What does Zazen - seated meditation - and an image of the deep muscles of the back have in common?
Well, these are the two major areas that Budokan has targetted to focus on in 2018 - the training of the mind and the cultivation of greater flexibility in the body, so as to ensure the proper adoption of the BUILDING BLOCKS of our Budo.
This workshop actually began with a Mind Your Back exercise in how to put your mind through the process of conscious breathing in order to fully relax the deep muscles of the entire spine and its articulations.
And this, of course, includes all of the musculo-skeletal articulations of the entire body.
The principal cause of problems with technique is poor posture, brought about by a general physiology that is embedded in tension, mostly caused by everyday stress, but in terms of martial arts, is a misconception, particularly among men, that muscular tension is required at all levels, in order to properly expedite the wide variety techniques found in traditional Japanese Budo.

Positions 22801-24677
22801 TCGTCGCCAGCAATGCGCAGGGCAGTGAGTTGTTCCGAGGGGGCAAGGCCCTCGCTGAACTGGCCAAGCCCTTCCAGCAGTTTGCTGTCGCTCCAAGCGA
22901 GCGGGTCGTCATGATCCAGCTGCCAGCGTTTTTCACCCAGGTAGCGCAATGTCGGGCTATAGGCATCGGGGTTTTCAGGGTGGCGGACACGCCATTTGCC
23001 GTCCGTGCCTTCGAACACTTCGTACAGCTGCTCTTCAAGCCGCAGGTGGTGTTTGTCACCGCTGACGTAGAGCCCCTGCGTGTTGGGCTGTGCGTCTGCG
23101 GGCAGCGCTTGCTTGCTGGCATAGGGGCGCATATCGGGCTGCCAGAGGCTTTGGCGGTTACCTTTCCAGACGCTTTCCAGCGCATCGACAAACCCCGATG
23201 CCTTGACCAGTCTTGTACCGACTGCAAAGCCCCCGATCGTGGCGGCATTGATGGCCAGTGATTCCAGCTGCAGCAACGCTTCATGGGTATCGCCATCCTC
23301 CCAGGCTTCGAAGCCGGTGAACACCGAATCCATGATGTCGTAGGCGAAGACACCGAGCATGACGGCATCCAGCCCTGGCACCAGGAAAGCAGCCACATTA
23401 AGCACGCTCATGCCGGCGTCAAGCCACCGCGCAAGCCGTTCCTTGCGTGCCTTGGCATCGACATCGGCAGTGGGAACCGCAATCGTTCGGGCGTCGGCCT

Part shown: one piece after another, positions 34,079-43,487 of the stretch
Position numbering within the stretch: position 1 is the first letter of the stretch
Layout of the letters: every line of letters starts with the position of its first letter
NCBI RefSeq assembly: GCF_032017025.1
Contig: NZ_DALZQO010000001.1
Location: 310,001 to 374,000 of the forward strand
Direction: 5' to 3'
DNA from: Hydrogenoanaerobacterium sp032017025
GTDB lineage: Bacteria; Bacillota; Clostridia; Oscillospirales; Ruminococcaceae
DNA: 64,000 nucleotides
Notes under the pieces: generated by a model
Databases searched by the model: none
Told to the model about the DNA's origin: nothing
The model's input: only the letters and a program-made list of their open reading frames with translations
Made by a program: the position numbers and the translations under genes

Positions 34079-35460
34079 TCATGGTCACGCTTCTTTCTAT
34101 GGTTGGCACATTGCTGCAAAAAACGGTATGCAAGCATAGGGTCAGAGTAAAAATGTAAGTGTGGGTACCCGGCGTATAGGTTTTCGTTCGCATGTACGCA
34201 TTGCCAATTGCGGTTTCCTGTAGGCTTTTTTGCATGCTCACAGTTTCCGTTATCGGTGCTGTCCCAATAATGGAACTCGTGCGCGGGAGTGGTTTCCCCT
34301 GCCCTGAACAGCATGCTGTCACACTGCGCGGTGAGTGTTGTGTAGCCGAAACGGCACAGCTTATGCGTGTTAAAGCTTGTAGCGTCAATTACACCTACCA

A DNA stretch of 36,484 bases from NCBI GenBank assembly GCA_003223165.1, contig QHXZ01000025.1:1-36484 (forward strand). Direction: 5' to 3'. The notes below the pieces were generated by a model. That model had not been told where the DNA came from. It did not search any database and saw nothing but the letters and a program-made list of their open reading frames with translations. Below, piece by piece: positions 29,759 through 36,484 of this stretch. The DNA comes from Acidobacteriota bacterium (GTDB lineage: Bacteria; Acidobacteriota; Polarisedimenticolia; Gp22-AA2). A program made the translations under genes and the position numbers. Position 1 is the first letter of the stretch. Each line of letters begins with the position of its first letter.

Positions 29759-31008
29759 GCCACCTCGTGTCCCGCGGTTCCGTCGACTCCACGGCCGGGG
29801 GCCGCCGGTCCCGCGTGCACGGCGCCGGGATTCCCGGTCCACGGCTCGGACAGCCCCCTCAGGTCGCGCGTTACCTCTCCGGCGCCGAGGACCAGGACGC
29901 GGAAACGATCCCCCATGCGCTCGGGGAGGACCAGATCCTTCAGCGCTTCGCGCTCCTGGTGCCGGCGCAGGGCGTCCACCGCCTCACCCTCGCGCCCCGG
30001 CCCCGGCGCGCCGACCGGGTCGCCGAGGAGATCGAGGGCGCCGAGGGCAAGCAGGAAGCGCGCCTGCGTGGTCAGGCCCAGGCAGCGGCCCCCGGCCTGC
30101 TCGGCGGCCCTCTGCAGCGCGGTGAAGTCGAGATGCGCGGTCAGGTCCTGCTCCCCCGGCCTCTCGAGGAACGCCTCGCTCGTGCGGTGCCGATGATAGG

When exactly the opposite is required.
This was followed in general discussion by a brief historical snapshot of the evolution of Mahayana Buddhism in India, one of three principal Buddhist sects there at the time - to the development of Chan - (meaning meditation in Chinese) - Buddhist thought in China - to what eventually became Zen - (meaning meditation in Japanese) - Buddhism spreading to Japan in the 12th Century.
The workshop was split into three sections, each of which began with a discussion in small groups of what had preceded it, followed by a short 20 minute zesshin in each.
Discussion touched on a variety of topics, including...in no particular order...
Buddhist Teachings - a snapshot of the The Four Noble Truths and the Eightfold path ......read more.....
How students can use the consequences of meditation - calm - concentration and clarity, to further their Budo training.
How to manage thought processes.
And just a few more.
At the end of the workhop, each individual was asked to submit their responses to one of two following statements;
Why do you think the practice of the Soto Sect of Zen Buddhist meditation is important to the evolution of Traditional Japanese Budo?
Can you solve the riddle of what appears to be the complete absence of meditation training in the teaching of Traditional Japanese Budo outside of Japan today?
All responses submitted from Dan Grades will be edited, if required and posted up on the Dan grade forum, for everyone to read and comment on in a shortly to be launched Letters to the Editor column.